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Program 112
Birmingham, EnglandHighlightsLocation

The ANTIQUES ROADSHOW UK appraisal event in Birmingham boasts a fascinating array of objects, including some Joseph Edward Southall illustrations, a delftware bust made in the 1670s, and a Noah's Ark toy.

Joseph Edward Southall illustrations appraised by Peter Nahum

Joseph Edward Southall illustrations Once Birmingham was the envy of the world because of the Arts and Crafts School, which was based here, and Peter Nahum is delighted to find illustrations by Joseph Edward Southall. "It's somebody in the heart of Birmingham, which is exciting, because when the ROADSHOW comes to Birmingham it wants to see something of the Birmingham School." The illustrations for the story of Bluebeard were found only recently by the owner in a rather dirty loft, as Peter's grubby hands testify. The panel of sketches is worth about £8,000 ($12,000) and the surprised owner exclaims, "I nearly threw it away!"


1670s delftware bust appraised by John Sandon

1670s delftware bust The rather battered pottery bust sat on her aunt's mantelpiece from the 1920s until she died age 94, says the owner. John Sandon assumes the subject is a Turk because of his turban and explains that it is delftware, made in the 1670s, and that "anything from that age is quite a rare piece." But if it is English delftware then it is very rare indeed. He doesn't mind the fact that it's chipped because that indicates that it's more likely to be genuine, and he stresses that it is important to find out if it was made in Europe or in England. If it is British it will be much more valuable, and John says he's fairly sure the bust is "speaking in an English accent." It is a "major discovery" and John admits that he is so excited he is shaking from just holding it. If it turns out to be English it could be worth £50,000 ($75,000), or even more.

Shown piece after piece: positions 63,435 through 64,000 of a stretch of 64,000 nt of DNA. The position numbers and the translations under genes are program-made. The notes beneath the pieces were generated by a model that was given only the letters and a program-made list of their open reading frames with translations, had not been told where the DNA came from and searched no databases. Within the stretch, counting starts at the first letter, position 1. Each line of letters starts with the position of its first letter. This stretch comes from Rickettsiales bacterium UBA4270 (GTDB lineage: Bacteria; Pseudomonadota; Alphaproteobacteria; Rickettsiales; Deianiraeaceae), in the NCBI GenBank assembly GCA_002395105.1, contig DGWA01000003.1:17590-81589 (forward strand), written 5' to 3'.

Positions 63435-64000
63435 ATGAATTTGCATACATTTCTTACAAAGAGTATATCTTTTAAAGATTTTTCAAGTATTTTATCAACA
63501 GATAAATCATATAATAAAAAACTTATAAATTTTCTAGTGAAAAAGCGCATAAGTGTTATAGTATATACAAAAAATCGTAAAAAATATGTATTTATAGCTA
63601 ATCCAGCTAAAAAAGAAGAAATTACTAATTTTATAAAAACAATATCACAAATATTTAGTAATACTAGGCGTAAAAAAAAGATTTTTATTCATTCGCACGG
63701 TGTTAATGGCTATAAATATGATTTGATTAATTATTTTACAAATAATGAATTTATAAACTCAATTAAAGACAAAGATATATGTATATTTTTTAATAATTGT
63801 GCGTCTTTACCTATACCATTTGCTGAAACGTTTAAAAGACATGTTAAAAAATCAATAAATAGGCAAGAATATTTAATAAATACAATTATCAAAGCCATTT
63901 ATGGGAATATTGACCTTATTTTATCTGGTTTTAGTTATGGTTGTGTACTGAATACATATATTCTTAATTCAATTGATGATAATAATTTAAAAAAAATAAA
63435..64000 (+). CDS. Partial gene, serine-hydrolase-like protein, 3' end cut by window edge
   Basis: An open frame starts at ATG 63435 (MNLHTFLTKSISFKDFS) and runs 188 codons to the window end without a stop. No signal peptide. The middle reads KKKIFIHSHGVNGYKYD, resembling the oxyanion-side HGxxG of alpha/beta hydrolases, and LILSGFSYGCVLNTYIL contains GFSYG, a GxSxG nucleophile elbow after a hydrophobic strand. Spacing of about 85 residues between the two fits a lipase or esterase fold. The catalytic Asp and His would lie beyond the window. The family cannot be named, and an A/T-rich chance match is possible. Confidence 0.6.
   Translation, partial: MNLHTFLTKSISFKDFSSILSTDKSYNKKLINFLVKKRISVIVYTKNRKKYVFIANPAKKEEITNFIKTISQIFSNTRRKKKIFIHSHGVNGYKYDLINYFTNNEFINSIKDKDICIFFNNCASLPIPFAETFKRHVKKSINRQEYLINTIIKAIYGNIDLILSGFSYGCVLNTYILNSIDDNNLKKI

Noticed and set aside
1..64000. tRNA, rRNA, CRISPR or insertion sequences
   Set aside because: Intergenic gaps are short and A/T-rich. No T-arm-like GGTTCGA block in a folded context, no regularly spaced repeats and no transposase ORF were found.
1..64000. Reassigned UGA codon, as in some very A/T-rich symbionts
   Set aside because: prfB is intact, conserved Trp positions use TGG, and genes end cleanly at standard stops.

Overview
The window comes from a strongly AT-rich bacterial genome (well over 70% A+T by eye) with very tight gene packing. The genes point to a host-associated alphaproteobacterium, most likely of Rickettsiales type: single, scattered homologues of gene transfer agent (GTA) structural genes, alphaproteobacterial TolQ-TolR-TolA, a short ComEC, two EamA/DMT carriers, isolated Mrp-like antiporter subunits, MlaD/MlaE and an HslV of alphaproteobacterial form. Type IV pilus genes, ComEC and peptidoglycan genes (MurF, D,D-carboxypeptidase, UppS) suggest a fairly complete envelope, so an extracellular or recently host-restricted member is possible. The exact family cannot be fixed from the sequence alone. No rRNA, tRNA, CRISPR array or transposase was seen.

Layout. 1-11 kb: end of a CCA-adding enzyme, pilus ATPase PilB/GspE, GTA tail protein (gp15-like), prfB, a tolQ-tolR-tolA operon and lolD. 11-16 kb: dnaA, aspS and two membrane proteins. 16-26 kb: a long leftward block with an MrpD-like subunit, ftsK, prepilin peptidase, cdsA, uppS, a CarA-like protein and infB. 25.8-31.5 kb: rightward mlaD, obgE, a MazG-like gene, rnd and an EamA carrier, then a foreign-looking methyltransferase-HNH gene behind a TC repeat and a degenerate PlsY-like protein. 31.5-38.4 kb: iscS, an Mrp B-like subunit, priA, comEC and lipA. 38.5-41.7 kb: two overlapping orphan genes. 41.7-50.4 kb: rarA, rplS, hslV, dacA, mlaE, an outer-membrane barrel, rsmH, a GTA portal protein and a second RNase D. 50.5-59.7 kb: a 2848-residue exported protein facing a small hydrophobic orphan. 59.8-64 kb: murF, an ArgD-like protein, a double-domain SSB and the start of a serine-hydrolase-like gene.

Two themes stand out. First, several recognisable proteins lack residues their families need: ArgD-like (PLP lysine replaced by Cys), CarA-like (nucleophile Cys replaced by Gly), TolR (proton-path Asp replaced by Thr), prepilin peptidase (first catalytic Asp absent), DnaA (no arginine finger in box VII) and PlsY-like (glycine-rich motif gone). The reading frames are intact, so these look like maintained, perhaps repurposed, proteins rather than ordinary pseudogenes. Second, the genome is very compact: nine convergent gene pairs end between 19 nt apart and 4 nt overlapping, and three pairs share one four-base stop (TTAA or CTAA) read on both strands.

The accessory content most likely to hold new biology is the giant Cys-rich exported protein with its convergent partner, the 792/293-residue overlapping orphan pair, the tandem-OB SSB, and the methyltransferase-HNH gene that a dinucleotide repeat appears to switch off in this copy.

Noah's Ark toy appraised by Hilary Kay

Noah's Ark toy "Of all the toys that I see, I have to admit," says Hilary Kay, "that Noah's Arks are my favorite." This one is a particularly lovely example and dates from the early part of the 19th century. It was an educational, as well as an amusing, toy. Because it could be played with in a religious household on a Sunday it belonged to a group of toys known as "Sunday toys." Despite its compact size, it still holds 89 animals. Such arks, even in bad condition, are rare, so in good condition like this one they are "super rare." This one is worth approximately £3,000 ($4,500).


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